Hamilton murder conspiracy trial ends with acquittal of Brampton man

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Published November 28, 2023 at 7:15 pm

The murder conspiracy trial of Salloum Jassem, a Brampton man charged in connection to the shooting deaths of a couple from Brantford, concluded with his acquittal.

A masked gunman killed Lynn Van Every and Larry Reynolds in their home on July 18, 2019. Around 7 a.m. that that morning, a Chrysler 300 sedan appeared in the couple’s neighbourhood. It patrolled the block for almost an hour, passing and stopping near the house several times.

Shortly before 8 a.m., the gunman exited the car and ran toward the house. Lynn Van Every and Reynolds were standing in the front yard when the gunman opened fire on them. Both died on scene.

Crown prosecutors alleged the couple’s son Roger Van Every was working in the drug trade with Jassem and his two brothers, Jazzy and Seif. At the time of the shooting, the younger Van Every was on house arrest with his parents acting as his sureties. He was inside when his parents were gunned down.

The shooter ran back to the 300 and took off. The car was later found abandoned. Jassem was later arrested, not as a suspected shooter, but on the suspicion he planned the attack at the Van Every home. He was charged with conspiracy to commit murder. The Crown alleged Jassem hired Kareem Zedan to act as a hitman.

At trial, the prosecution had to prove beyond a reasonable doubt that Jassem orchestrated the attack. However, Justice Jospeph Henderson found their case did not meet this threshold during the trial held in Hamilton.

Back in 2018, Jazzy Jassem and Roger Van Every were in Jazzy’s home west of Hamilton when police raided the Jerseyville Rd. house. Officers arrested the pair and found a large quantity of drugs, including fentanyl.

After this arrest, the crown believed Salloum Jassem asked Van Every to take the fall for the drugs in exchange for $40,000. In this theory, Van Every refused Jassem gave him a motive. It continued that Jassem hired Zedan to kill Van Every for $50,000. The Crown further alleged Jassem provided the 300 used as the getaway car.

Furthermore, the crown submitted that Zedan hired a crew to kill Van Every including mutual acquaintance Malik Mbuyi, who the crown alleged, was the masked gunman.

However, the defence argued otherwise. They submitted that Zedan took it upon himself to rob Van Every, knowing he was selling drug from his parent’s home. They characterized the shooting as a home invasion gone wrong, rather than a targeted hit.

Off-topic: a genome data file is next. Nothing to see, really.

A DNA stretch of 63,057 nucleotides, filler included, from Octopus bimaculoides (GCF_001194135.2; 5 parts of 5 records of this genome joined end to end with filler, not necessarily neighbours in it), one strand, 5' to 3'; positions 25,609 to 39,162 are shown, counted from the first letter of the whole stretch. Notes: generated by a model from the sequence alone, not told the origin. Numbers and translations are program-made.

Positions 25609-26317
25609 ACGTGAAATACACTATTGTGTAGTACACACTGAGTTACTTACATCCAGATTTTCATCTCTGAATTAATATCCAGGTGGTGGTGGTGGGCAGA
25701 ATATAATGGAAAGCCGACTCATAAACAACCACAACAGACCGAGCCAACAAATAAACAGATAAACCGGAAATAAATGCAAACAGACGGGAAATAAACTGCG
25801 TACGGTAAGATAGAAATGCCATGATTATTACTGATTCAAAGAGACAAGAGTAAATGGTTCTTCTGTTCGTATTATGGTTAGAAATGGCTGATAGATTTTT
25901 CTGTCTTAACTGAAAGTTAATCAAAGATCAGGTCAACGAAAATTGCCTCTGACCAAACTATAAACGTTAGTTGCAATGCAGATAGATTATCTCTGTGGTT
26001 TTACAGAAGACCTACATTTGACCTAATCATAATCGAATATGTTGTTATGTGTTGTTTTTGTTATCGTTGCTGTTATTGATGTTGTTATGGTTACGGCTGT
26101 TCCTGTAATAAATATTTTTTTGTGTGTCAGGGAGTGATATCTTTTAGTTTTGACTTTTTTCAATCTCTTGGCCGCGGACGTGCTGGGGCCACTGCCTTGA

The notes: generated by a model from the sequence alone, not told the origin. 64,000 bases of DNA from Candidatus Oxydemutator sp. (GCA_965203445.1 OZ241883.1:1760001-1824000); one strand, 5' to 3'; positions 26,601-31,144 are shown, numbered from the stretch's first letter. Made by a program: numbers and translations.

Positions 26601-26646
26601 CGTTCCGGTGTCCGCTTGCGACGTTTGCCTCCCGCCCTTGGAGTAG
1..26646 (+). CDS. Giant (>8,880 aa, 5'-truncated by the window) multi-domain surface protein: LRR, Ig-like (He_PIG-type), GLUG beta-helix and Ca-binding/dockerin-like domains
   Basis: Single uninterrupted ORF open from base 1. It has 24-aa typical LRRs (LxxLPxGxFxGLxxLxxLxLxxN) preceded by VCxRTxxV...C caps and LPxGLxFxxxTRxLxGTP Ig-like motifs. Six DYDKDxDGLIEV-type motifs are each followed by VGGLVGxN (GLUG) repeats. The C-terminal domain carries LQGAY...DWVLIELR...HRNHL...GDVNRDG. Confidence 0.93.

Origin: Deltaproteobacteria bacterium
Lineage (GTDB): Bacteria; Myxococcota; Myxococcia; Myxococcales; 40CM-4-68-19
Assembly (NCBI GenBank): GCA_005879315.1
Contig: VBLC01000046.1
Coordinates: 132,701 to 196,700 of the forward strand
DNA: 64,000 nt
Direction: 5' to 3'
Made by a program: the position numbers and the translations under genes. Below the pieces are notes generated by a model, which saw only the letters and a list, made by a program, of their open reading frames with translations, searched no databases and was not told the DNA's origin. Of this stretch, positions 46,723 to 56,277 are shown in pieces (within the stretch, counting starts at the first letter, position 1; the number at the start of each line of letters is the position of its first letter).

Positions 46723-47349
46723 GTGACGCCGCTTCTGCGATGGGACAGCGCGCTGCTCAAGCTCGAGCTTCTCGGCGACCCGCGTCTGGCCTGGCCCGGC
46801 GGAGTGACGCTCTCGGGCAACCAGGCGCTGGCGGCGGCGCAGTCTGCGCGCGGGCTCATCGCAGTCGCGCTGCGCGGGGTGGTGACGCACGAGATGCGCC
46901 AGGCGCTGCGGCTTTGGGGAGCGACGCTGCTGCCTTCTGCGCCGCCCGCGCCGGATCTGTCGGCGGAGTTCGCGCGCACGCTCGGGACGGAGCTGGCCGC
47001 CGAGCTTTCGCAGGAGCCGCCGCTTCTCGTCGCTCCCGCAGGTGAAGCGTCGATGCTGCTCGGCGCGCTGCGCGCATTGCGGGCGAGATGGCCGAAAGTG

The defense also stressed the crown theory rested on Zedan’s testimony on the stand, but that “Zedan is an unsavoury, dishonest person who has lied repeatedly about these events.” Additionally, Zedan had already pled guilty to two counts of manslaughter. The defence argued this plea agreement gave Zedan an incentive to lie and blame Jassem for the murders.

Both Van Every and Zedan testified in court. While Henderson found Van Every a direct and forthright witness, he did not say the same about Zedan, calling him “not a believable witness.” He went on to call Zedan “an unsavoury witness who has lived a dishonest and criminal lifestyle. He is an acknowledged liar and a killer.”

Henderson continued saying Zedan told so many lies over the course of the investigation and trial, “There are far too many for me to mention all of them.” However, he noted Zedan lied about even knowing where Brantford is, who was in the car with him, and what he had been doing the night before.

He even lied about lying, “he told the officer that he was told to go to Brantford to shoot and kill a person named Ron. That was a lie. On the witness stand at trial he tried to explain this inconsistency by saying that he actually used the name “Roger”, but the transcriptionist got the name wrong. I find that to be a lie,” Henderson wrote.

Zedan also has a “significant” criminal record including robbery and obstruction of police in 2015, drug possession conviction in 2018 and manslaughter convictions from 2021. He also posed as another inmate later in 2021 resulting in his accidental release from prison, resulting in another conviction this time for identity theft.

“That offence clearly illustrates that Zedan will commit any dishonest act if he thinks he will benefit from it,” Henderson wrote.

However, the Crown also submitted numerous pieces of circumstantial evidence the corroborate elements of of Zedan’s testimony including, GPS information from the Chrysler 300, cell phone records. Despite this Henderson found the evidence “does not corroborate Zedan’s testimony to any significant extent.”

Finally, Henderson concluded the crown’s proposed motive, retribution for Van Every’s refusal to take the fall for Jazzy Jassem, did not make sense. Ven Every never directly told Jassem he wouldn’t do it, and the attack took place a year after the raid. During that year, Van Every continued to sell drugs for the Jassem brothers.

Given that Zedan was “an untrustworthy, discreditable” witness and the crown circumstantial evidence was “very weak,” Henderson acquitted Jassem on all charges. “In summary, the evidence in this case makes one wonder about Jassem’s involvement in these events, but the evidence does not prove the charges against Jassem beyond a reasonable doubt,” Henderson concluded.

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